The Z1 features the same CCD technology as that found in the FinePix F10, its SuperCCD HR technology providing 5.1-million pixel resolution in an extremely svelte package. The camera is so thin because it incorporates a lens with folded optics that enable a non-extending 3x zoom lens to be crammed within its body. It's similar to the lens technology developed by Konica Minolta for its ‘X' series cameras and also featuring in Sony's ‘T' series models and Nikon's Coolpix S1.
The other design feature of note is the wraparound, swooping, metal body that folds forwards from around the back of the camera (as opposed to the usual front ‘wrapping') leaving the face clean and clear for the slide away front cover that also acts as the on/off switch.
This gives the camera a very attractive look and clean front plate without protuberances: ideal for popping in a pocket. And it is this pocketability that makes the camera so attractive and belies its point and shoot philosophy: the camera has no manual modes. Even in its ‘manual' shooting mode, it actually just provides the user with a more comprehensive set of menus not available in the other ‘auto' shooting modes such as the white balance control or the +/-2EV exposure compensation setting.
However, you do get a very nice 115,000-pixel resolution, 2.5in colour screen that is both crisp and nice to use in all but the brightest of sunlight when it becomes less distinct. It's then the lack of an optical viewfinder becomes more brow-furrowing, you must shade the LCD with one hand and shoot with the other.
The camera is supplied with a neat docking station in which you can charge the camera's Li-ion battery and connect to PC via its USB 2.0 compatible cable. Battery life is mediocre at around 170-shots per full charge and given other, similarly specified cameras, such as Nikon's Coolpix S1 and the Canon Digital IXUS 400 have around 200 and 150-shot capacities respectively for example.
Controls on the Z1 are few, with a top plate shutter button and a switch to activate the camera's very good, 640x480, 30fps (max) movie mode with sound. The aforementioned front plate slides away to activate the camera and reveals the lens; the somewhat underpowered flash unit peeks through a small window in the front plate too. On the screen dominated back plate you have a small rocker-style lens zoom control, a playback button and a ‘F' or FinePix button that activates a separate menu system for setting the shooting options such as resolution and quality (compression) settings. Finally, a four-way control allows scrolling and navigation of menus and its central; Menu/OK button selects the menu choices and activates the chosen menu options.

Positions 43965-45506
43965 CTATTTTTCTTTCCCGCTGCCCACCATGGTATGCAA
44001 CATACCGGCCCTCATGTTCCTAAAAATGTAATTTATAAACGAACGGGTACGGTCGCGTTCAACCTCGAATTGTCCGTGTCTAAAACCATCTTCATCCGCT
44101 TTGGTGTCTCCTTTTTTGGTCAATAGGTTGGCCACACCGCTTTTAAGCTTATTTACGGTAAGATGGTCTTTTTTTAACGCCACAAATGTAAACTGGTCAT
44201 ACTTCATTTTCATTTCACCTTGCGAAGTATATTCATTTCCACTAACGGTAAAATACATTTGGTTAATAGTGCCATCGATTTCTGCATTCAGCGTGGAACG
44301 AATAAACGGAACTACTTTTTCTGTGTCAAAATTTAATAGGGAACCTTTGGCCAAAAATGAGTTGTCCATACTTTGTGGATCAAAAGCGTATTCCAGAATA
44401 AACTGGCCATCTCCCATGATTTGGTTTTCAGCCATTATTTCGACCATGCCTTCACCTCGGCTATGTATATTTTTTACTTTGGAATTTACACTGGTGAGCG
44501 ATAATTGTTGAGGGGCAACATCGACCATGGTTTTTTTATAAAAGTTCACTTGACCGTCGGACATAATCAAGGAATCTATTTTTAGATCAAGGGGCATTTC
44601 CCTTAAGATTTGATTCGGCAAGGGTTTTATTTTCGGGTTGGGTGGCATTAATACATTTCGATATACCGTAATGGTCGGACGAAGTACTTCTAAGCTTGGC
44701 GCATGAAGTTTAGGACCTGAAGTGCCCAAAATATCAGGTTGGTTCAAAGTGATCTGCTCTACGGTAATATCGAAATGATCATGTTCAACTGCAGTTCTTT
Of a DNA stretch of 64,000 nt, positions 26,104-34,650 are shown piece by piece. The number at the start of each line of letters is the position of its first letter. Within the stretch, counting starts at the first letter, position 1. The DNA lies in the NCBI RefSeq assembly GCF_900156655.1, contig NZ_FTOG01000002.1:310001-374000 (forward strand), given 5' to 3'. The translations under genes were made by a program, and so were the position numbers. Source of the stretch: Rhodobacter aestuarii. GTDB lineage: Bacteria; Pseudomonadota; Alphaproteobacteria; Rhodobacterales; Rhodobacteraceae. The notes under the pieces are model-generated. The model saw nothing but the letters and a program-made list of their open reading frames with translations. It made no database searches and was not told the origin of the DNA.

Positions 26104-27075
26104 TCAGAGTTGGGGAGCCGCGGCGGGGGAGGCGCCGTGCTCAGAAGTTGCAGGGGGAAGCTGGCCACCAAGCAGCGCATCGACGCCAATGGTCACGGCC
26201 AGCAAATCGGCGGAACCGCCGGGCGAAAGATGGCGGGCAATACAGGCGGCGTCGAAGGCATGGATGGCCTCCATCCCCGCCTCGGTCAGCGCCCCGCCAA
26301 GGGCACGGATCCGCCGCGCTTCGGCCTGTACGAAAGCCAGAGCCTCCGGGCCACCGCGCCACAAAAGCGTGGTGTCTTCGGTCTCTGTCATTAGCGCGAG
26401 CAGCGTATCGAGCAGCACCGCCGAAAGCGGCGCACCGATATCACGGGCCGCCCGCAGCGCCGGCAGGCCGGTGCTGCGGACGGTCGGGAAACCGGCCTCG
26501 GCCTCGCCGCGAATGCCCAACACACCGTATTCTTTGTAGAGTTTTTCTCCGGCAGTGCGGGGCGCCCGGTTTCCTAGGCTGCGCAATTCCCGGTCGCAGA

There are a couple of niggles: The very fiddly cover over the xD Picture Card/battery slot is a big contrast to the tough build elsewhere on the Z1 and getting a storage card in and out is a even more fiddly, particularly if like me you have larger sausage-like fingers. It is the cameras small size that has forced some of these inevitable handling compromises, compromises I'm happy to report that have not been carried over to the image quality.
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Image quality is excellent, with exposures generally very good, focusing working well (even in low light and despite the camera lacking an AF assist lamp) although some shots had a very slight fuzziness when the camera was working hard in lower lighting conditions and at higher ISOs. However, the SuperCCD HR works well at those higher ISOs (up to ISO 800) and noise is well controlled indeed, less noise is good and sharpness can be tweaked on a PC later if needed.
While the lack of manual controls may put some off, the Z1 offers an ideal combination of point and shootability with bags of style - despite the handling compromises. And like the F10 before it, Fuji’s Super CCD HR sensor with which the Z1 is equipped works well; the Z1 is capable of producing stunning images and I can recommend it heartily.